US Auto Industry Relies Heavily on Mexico to Reboot

Many suppliers in Mexico remain shut down, causing a delay in restart for Detroit automotive factories.  Approximately 40% of imported auto parts come from Mexico, and parts manufactured in the US are often exported there for vehicle production.  Some of the strain is due to the Detroit Three, that have reportedly targeted a restart for their U.S. assembly plants in mid-May.  However, Mexico remains on lockdown, and auto parts are considered a nonessential business to the country.  Mexican plants are to remain closed through May 30th.

“This is the issue, I believe, the whole industry is struggling with,” said Joe Petrillo, director of business development and advanced engineering for Meridian Lightweight Technologies, a supplier of lightweight cast metal parts mostly for the auto industry.

The automotive industry like many others is interconnected to the global supply chain. The U.S. auto industry cannot build cars if government actions in other countries or states are not in sync with one another.

General Motors, Ford Motor Co. and Fiat Chrysler Automobiles idled their assembly plants stateside in March as the pandemic swept the nation. They have not declared a restart date yet, but they have reportedly eyed May 18 as a possibility. Toyota announced it plans to postpone it’s operations until May 11th.

There is still inventory in the supply pipeline to support a U.S. restart, but there’s also a larger gap in time between the U.S. restart and the Mexican restart. Many automakers still have hope that there could be some flexibility by the Mexican government that would allow the auto industry to start back up in support of a North American start up. On April 24, the Ministry of Economy in Mexico published a news release stating they are working with the U.S. and Canadian governments on a plan for the automotive industry to safely restart activities in the region.

Reopening Automotive Supply Chains Across the United States Requires Coordination Strategy

As the American government plans to start reopening the U.S. economy in May, many companies have begun to question whether Mexico and Canada will be on the same time schedule.

Manufacturers in chemicals and electronics have suppliers across both borders. The automotive industry is not immune to the same structure. Much of the uncertainty revolves around Mexico, which has taken a stricter approach than the U.S. and Canada in regards to what they consider an essential business. The lack of coordination between countries has caused chaos in many industries. Many automakers have expressed increased concerns about lack of coordination when economic activity in only one nation resumes.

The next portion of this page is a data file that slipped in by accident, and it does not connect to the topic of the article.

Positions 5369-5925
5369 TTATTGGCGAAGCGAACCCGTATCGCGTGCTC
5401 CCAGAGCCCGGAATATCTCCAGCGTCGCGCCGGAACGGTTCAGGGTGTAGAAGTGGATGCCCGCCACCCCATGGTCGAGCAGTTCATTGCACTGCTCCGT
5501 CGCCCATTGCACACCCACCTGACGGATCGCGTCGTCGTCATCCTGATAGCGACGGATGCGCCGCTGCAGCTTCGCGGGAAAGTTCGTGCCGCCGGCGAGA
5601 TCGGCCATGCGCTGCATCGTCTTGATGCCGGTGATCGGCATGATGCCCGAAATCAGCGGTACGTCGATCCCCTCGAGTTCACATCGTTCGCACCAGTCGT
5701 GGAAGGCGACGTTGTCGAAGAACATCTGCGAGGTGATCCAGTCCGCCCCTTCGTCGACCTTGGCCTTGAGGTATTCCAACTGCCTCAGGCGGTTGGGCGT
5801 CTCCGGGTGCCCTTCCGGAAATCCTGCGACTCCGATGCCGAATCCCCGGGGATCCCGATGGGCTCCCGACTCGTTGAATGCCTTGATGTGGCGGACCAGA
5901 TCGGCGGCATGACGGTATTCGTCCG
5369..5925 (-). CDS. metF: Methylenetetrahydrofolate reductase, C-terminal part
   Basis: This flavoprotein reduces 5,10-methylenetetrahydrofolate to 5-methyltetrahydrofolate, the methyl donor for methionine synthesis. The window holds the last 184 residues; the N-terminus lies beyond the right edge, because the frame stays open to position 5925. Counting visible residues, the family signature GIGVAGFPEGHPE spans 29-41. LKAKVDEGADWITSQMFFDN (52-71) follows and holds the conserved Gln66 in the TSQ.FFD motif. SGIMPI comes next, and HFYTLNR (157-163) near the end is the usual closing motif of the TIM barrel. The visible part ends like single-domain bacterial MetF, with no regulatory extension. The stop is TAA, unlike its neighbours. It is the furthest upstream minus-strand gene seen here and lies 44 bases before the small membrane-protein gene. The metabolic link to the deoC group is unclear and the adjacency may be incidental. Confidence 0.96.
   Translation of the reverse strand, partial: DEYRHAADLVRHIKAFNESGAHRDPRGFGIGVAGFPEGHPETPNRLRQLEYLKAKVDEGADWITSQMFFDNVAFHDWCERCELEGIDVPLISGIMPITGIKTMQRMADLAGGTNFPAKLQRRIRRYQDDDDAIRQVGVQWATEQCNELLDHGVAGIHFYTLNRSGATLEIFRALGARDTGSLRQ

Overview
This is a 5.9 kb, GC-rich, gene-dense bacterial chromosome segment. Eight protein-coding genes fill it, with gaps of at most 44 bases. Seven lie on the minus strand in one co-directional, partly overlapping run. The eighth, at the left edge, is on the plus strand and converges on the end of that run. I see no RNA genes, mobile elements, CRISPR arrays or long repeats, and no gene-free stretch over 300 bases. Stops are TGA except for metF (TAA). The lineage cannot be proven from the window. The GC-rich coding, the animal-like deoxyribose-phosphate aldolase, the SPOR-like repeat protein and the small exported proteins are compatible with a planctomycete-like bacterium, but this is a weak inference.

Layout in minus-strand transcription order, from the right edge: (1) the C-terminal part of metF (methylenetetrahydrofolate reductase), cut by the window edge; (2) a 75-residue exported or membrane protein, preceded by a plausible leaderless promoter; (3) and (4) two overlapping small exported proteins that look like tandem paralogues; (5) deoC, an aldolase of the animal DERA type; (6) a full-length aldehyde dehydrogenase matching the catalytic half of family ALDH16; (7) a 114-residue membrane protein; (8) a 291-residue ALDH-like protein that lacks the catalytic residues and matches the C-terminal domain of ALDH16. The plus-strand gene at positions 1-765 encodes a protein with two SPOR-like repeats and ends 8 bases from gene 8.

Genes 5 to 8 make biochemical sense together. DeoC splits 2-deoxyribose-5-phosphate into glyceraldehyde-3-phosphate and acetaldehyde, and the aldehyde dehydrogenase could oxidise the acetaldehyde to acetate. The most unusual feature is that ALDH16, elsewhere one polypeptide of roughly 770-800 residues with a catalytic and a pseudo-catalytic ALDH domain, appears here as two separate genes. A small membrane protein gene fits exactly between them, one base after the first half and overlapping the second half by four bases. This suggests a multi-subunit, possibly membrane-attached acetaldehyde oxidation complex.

On Thursday, Trump made him plans to reopen the U.S. economy well know, releasing guidelines that could allow some states and employers to resume business and work within a month.  “A national shutdown is not a sustainable long-term solution,” the president said in a briefing. “To keep vital supply chains running, these chains have to be taken care of so delicately. We must have a working economy and we want to get it back very, very quickly.”

Some larger carmakers have indicated they plan to reopen in early May. But for the auto industry in particular to get back to producing vehicles, it’s not enough to just reopen parts of or even the entire U.S. economy. Auto supply chains across North America are intertwined, so a smooth reopening may not be possible. Even in a best-case scenario in which the nations and states cooperate on the timing and scope for a reopening, the logistics will be more complicated for individual companies and plants.

Safely reopening plans requires a sufficient supply of personal protective equipment for workers, which may be a problem given shortages of gloves and masks in the U.S.  Plants in China cycled through the virus, but didn’t restart at full production immediately. More important that reopening is reopening correctly.

How Automakers Are Trying To Boost Dropping Sales During Coronavirus COVID-19

During this economic crisis caused by the coronavirus COVID-19 pandemic, automakers are struggling to offer car payment programs to help those in need. Their marketing efforts are now focused on trying to convince people that it is a great time to buy a car.

Major car manufacturers such as Fiat Chrysler Automobiles (FCA)Ford Motor CompanyGeneral MotorsHyundai, Kia, Nissan, Toyota and Volkswagen are offering  coronavirus payments and plans.

Automakers’ COVID-19 programs and incentives to spur sales have begun quickly. These types of incentive programs have been used in the past during economic downturns and for inventory control. The good news is that history repeats itself, so car sales will recover over time, so it won’t be necessary to count on these types of programs long term.

During tough economic times, car manufacturers are anxiously waiting for things to go back to normal. Major car manufacturers in the USA are offering several incentives such as delayed payment options for people in the country affected by COVID-19.

For instance, Fiat Chrysler is providing funding for leases and new-car purchases through Chrysler Capital and Ally Financial. They’re also offering a wide variety of payment options.

Many car manufacturers are offering help to those people affected by the pandemic. If you anticipate problems making your payments, it is important to contact your auto financier as soon as possible. It is in your best interest to discuss your options this could include things such as flexible payment arrangements and extensions. Keep in mind that if you are leasing you can also negotiate to postpone lease payments as well.